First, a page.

I kind of have to comment on this one because *I* found out about half sisters a while back also! Well in reality we actually knew about "the twins" forever, but knew nothing about them other than they existed. I came home one night about 10 years ago to a phone message, one of the sisters had searched FOR YEARS and found only me, my other 3 living siblings had eluded her. Long story short, she has filled in a LOT of blank spaces and vice versa (our parents held tight to their secrets). Another interesting thing is that her sister wanted nothing to do with us up until about last year, and even then it hasn't been a rush of activity, and *my* sisters felt the exact same way; kind of "OK - move it along, nothing to see here." -again, up until last year or so, and again, just casual acceptance of FB greetings, and photos along the way. It's weird to me that the two sisters who were glad about finding each other, found the ones who would accept it as a great thing. I am hoping the other sisters get on board more deeply later, everyone has their reasons for holding back and being cautious, it's all good.

One thing, for me, that has come from this is how quickly we can love a relative stranger! lol pun intended! That fact has taught me that if I could love this stranger I should be able to love and accept other strangers, instead of fearing them and or their agendas, cultures, backgrounds, etc. We ALL *are* connected, we are all the human family. Another thing I have learned is that "it all works out in the wash" or in other words, family secrets have a way of coming out.

And lastly, something curious about a DNA test *I* took... We knew my bio dad was 1/2 blackfoot, his mother being full, and his dad being "Heinz 57". In the genealogical studies of the one half sister, she informed me we had a great great grandfather who "came from Haiti as a sharp shooter/sniper to enlist on behalf of the north in the civil war... presumably African in his heritage". So ok. I got my DNA back and although one of my (whole?) sisters had about a 1/4 percentage of Native American Indian, the other sister and myself had zero percent. Yada yada, and for me, I am the only one who has any African, although it's only 1% Nigerian. The half sisters have not taken DNA tests yet, so I am curious to see what genes out of the mix they each grabbed. It has been fun to see all the places our immediate family has traveled to and comes from, who has more of this and less of that. I hope this journey with your sister is wonderful!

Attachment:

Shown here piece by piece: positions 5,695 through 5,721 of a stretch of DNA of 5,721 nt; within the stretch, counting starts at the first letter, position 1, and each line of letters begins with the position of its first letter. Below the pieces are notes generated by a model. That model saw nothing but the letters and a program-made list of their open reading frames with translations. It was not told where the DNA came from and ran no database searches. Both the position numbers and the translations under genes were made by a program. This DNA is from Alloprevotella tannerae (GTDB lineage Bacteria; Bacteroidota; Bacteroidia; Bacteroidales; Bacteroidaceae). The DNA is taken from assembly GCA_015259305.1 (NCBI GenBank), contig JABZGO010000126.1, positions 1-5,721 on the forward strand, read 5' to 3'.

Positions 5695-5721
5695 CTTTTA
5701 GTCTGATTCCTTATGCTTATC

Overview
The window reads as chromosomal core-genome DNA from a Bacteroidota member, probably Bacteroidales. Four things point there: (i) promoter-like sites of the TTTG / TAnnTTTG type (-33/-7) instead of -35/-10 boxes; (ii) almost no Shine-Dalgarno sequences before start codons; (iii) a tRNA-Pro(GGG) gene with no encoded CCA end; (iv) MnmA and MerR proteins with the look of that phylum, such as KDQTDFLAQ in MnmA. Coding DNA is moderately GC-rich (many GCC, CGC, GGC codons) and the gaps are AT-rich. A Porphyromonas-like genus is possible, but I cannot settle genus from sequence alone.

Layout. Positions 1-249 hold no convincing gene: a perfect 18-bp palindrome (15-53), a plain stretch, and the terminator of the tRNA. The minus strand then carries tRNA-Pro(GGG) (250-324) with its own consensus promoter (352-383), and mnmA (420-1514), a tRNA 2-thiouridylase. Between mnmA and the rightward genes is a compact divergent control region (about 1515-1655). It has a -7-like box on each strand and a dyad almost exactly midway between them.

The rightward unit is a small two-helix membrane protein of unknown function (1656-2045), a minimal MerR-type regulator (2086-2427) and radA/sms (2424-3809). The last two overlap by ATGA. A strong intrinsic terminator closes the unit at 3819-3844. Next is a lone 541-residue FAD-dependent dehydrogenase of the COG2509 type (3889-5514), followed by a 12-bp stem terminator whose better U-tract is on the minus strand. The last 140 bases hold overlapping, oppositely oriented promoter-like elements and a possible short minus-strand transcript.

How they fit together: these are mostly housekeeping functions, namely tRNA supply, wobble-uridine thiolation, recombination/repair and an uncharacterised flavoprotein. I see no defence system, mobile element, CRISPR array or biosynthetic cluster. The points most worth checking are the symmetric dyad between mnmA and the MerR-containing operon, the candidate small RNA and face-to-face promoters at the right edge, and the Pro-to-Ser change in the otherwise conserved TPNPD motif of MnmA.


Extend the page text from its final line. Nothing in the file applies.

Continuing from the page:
Kim Carney said...

I just ordered my test, interested to see what comes back. I think the native American will be front and center

BUT WOW on your find! That is amazing!

phlegmfatale said...

It truly is astonishing how much Susan looks like our dear Dianne. I hope you are both richly blessed as you get to know one another. I keep thinking of what a determined and strong young woman she was to make those decisions in the witheringly harsh climate there was in the south for women. I am comforted knowing there is even more of Dianne left in the world than I ever knew. <3

ELFI said...

je n'ai pas tout compris... mais cette histoire de famille est fantastique! bises

Kim Carney said...

Ma mère a abandonné un bébé pour l'adoption quand j'avais 2 ans!xoxox

Maureen said...

You are soooo lucky to hzve all the stars line up for you to find this sister, Kim. Wow! Much love and patience and open heart to you

Rick Anderson said...

Holy smokes! I better not take that test!

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phlegmfatale said...

It is wonderful just knowing there is more of Dianne left in the world. <3